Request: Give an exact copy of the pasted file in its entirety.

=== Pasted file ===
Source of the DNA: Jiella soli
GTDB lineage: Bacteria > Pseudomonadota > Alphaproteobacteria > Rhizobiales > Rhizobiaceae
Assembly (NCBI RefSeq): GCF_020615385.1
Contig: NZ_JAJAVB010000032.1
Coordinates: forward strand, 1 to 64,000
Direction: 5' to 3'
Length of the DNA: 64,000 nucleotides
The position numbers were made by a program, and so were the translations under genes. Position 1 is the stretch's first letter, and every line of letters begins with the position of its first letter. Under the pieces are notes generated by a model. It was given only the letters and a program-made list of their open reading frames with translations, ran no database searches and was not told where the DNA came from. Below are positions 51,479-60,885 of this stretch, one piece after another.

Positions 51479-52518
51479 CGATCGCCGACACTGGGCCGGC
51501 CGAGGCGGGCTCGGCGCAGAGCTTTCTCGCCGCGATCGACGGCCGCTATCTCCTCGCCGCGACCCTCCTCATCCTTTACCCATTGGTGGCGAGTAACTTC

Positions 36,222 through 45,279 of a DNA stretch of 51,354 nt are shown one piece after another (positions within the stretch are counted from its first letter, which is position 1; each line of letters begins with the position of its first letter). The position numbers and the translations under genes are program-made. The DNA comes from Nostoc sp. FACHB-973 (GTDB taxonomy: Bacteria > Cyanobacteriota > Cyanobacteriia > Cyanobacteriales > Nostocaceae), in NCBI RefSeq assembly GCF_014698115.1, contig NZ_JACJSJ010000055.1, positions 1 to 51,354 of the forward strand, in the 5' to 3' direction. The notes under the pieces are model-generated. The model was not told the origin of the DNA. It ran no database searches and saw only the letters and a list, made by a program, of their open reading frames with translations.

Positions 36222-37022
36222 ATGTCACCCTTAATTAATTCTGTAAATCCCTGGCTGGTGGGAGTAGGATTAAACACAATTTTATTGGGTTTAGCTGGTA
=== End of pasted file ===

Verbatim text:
Source of the DNA: Jiella soli
GTDB lineage: Bacteria > Pseudomonadota > Alphaproteobacteria > Rhizobiales > Rhizobiaceae
Assembly (NCBI RefSeq): GCF_020615385.1
Contig: NZ_JAJAVB010000032.1
Coordinates: forward strand, 1 to 64,000
Direction: 5' to 3'
Length of the DNA: 64,000 nucleotides
The position numbers were made by a program, and so were the translations under genes. Position 1 is the stretch's first letter, and every line of letters begins with the position of its first letter. Under the pieces are notes generated by a model. It was given only the letters and a program-made list of their open reading frames with translations, ran no database searches and was not told where the DNA came from. Below are positions 51,479-60,885 of this stretch, one piece after another.

Positions 51479-52518
51479 CGATCGCCGACACTGGGCCGGC
51501 CGAGGCGGGCTCGGCGCAGAGCTTTCTCGCCGCGATCGACGGCCGCTATCTCCTCGCCGCGACCCTCCTCATCCTTTACCCATTGGTGGCGAGTAACTTC

Positions 36,222 through 45,279 of a DNA stretch of 51,354 nt are shown one piece after another (positions within the stretch are counted from its first letter, which is position 1; each line of letters begins with the position of its first letter). The position numbers and the translations under genes are program-made. The DNA comes from Nostoc sp. FACHB-973 (GTDB taxonomy: Bacteria > Cyanobacteriota > Cyanobacteriia > Cyanobacteriales > Nostocaceae), in NCBI RefSeq assembly GCF_014698115.1, contig NZ_JACJSJ010000055.1, positions 1 to 51,354 of the forward strand, in the 5' to 3' direction. The notes under the pieces are model-generated. The model was not told the origin of the DNA. It ran no database searches and saw only the letters and a list, made by a program, of their open reading frames with translations.

Positions 36222-37022
36222 ATGTCACCCTTAATTAATTCTGTAAATCCCTGGCTGGTGGGAGTAGGATTAAACACAATTTTATTGGGTTTAGCTGGTA